Eclectic Slide: 1989 Volkswagen Transporter Syncro Double Slider

Boy, it’s been a bit too long since we looked at a Volkswagen Van. In fact it’s been over a year since I last looked at a Vanagon. For shame! Because while I often lament the lack of good 1980s Volkswagens to consider for these pages, there are predictably two models you can find at any time. One is the Cabriolet.

(crickets chirp)

Okay, admit it. While you tell your Corvette-owning friends that the Cabriolet was a travesty you’d never be seen in, they’re actually kind of neat and certainly have their place. After all, what other cheap manual German convertible can you buy….a Boxster?

The other model that’s ubiquitous with 80s search parameters is the T3. They occupy an interesting subculture within the German automobile ownership community. And once in a while, one pops up that I really take notice of:

CLICK FOR DETAILS: 1989 Volkswagen Transporter Syncro Double Slider on eBay

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1988 Volkswagen Vanagon Westfalia

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Here’s a Westy that needs no qualification: it’s just a badass, well-done camper van. The Chris Corkins engines are a great swap solution, giving more usability and power while staying true with a VW wasserboxer. Pretty much everything (save the tie-dyed tent) is on the short-list of great choices for Vanagons, including the South African grill and lights, lift kit, racks, functional interior and exterior options… make that a long list of great choices. If the seller knows enough to make these mods from these vendors, then he knows what the market is for vans like this, which means this auction could get crazy.

Click for details: 1988 Volkswagen Vanagon Westfalia on eBay

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1989 Volkswagen Vanagon Westfalia

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The ultimate apocalypse-buster might be the VW Synchro Westy, but my friend continues to prove that 2WD Westfalias can be capable companions through all types of weather. He has recently reached the American Midwest for the cold snap after a few months in Alaska and Northern Canada, all traversed in a 2WD Vanagon, albeit with a light lift kit. Winter tires on these can clear up connections to their Northern European roots and continue the fun year-round. This stock beauty has less than 70k miles and is fantastic condition for a 25 year-old van. The price is orders of magnitude higher than any other late-80s Volkswagen, but thus is the Vanagon’s market value as well as its worth. And it’s still fractions of a Synchro Westy.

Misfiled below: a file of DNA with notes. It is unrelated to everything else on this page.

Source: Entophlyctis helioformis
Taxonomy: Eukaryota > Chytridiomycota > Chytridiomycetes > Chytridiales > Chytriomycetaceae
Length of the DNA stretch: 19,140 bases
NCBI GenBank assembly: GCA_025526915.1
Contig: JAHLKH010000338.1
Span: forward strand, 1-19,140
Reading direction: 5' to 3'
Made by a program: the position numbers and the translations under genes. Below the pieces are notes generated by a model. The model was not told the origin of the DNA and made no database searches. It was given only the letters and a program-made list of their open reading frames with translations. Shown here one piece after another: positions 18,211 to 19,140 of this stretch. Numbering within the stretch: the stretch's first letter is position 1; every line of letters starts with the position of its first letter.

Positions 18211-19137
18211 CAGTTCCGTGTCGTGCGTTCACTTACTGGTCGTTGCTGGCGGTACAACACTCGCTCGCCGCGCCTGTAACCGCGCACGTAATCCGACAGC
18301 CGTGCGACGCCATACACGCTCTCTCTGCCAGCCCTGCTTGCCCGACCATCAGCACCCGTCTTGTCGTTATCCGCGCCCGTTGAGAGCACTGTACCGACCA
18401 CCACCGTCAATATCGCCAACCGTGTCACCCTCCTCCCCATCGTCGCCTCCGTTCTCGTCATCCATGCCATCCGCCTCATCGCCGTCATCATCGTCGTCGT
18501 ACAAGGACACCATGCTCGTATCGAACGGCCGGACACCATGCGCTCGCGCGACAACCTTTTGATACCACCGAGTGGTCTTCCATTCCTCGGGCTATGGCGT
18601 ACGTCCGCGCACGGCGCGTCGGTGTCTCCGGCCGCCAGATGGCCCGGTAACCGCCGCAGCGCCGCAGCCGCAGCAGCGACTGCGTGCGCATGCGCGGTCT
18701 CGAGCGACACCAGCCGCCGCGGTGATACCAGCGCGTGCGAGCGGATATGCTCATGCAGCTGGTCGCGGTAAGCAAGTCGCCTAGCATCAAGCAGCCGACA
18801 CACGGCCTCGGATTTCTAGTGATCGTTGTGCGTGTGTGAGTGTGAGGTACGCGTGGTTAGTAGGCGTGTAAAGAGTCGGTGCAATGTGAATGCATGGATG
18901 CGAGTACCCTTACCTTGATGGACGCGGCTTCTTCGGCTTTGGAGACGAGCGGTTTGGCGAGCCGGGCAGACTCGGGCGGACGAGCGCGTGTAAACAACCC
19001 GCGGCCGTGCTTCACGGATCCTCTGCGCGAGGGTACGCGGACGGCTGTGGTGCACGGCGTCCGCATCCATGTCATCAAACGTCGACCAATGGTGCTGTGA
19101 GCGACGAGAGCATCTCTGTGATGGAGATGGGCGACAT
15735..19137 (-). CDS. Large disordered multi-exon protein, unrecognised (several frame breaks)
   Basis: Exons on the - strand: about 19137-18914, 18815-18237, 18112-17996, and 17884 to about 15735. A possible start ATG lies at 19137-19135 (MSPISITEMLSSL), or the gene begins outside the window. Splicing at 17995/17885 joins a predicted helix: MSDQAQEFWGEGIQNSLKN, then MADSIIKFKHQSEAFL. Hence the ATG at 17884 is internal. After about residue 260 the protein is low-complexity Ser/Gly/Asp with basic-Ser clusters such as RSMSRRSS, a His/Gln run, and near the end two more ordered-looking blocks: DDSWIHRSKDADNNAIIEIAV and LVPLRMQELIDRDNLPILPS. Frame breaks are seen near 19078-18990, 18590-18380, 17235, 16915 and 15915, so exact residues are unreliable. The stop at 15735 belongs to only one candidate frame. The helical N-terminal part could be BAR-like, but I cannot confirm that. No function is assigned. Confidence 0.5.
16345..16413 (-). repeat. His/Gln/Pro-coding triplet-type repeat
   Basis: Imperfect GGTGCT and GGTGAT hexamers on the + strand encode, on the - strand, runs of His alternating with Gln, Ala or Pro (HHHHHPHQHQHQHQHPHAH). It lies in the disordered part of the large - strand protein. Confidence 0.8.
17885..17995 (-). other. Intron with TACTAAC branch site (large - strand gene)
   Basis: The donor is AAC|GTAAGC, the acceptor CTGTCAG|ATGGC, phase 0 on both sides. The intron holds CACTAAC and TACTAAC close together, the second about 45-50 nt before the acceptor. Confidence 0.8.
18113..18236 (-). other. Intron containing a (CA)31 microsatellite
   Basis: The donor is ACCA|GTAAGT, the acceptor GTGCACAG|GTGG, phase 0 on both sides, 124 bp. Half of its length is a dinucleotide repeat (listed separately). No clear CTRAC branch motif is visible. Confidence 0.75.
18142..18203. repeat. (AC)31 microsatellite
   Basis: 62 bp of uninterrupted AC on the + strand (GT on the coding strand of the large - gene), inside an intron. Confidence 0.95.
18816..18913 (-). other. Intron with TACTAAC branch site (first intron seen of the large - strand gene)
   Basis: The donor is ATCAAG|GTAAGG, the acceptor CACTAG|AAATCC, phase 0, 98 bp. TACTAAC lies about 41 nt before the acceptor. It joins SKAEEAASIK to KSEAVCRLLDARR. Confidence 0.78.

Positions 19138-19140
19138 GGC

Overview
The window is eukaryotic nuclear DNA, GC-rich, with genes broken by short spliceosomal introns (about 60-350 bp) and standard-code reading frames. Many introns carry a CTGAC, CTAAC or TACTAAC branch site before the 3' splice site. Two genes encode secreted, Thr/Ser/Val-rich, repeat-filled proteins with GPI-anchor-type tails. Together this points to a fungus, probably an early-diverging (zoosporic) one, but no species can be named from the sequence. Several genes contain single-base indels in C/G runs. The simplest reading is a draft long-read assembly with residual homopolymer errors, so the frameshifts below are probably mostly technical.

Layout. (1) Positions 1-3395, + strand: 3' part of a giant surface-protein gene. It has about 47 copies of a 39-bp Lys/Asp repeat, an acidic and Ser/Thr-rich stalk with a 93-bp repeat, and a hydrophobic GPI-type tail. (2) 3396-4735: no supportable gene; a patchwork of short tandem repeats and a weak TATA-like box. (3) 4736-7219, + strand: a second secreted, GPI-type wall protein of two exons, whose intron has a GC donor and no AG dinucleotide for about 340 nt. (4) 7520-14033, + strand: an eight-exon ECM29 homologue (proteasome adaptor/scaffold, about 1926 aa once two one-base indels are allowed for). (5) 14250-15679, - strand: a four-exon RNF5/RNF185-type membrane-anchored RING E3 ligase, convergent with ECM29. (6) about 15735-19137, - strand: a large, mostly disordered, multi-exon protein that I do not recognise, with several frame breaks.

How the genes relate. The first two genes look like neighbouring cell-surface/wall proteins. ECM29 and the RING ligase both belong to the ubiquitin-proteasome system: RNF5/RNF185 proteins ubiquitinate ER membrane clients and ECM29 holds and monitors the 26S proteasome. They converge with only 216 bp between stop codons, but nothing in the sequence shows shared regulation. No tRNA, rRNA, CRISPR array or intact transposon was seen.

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Year: 1989
Model: Vanagon Westfalia
Engine: 2.1L inline-4
Transmission: 3-speed automatic
Mileage: 67,500 mi
Price: $19,900 Buy It Now

Click for more details: 1989 Volkswagen Vanagon Westfalia on eBay

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The Volkswagen Type 2 (T3) was the third generation of the Volkswagen Transporter and was marketed under various nameplates worldwide – including as the Transporter or Caravelle in Europe, Microbus in South Africa, and as the Vanagon in North and South America. The T3 was available with amenities such as power steering, air conditioning, power door locks, electrically controlled and heated mirrors, lighted vanity mirrors, and a light above the glove box.

The VW camper vans, converted by Westfalia-Werke in Germany, were discontinued in 2003. They offered tremendous versatility, owing to their pop-top tent roof, and fully-equipped interior including a deployable table, a sink and two-burner stove, as well as a hybrid propane/electric-powered refrigerator. The pop-top contains one bed, and the rear seat folds down to create another. The front seats spin around to face rearwards when camping. The interior also has several storage cabinets.

This 1989 Volkswagen Vanagon GL Westfalia Camper is in great condition with only 67,500 miles. This is the full Camper variant, meaning that it includes the pop-up roof and fully-equipped interior with fridge, stove, and sink. The van also has a roll-out side canopy. The grey exterior is in great condition with the exception of a couple of small scratches, and the grey interior has been similarly well-preserved. This Camper van is just waiting to head out on a cross-country road trip!

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Yes it is, as am I. A friend thinks he wants a T4 Eurovan for his cross-country adventures, but I’ve always been partial to the T3. Any opinions out there on why to go either way?

-NR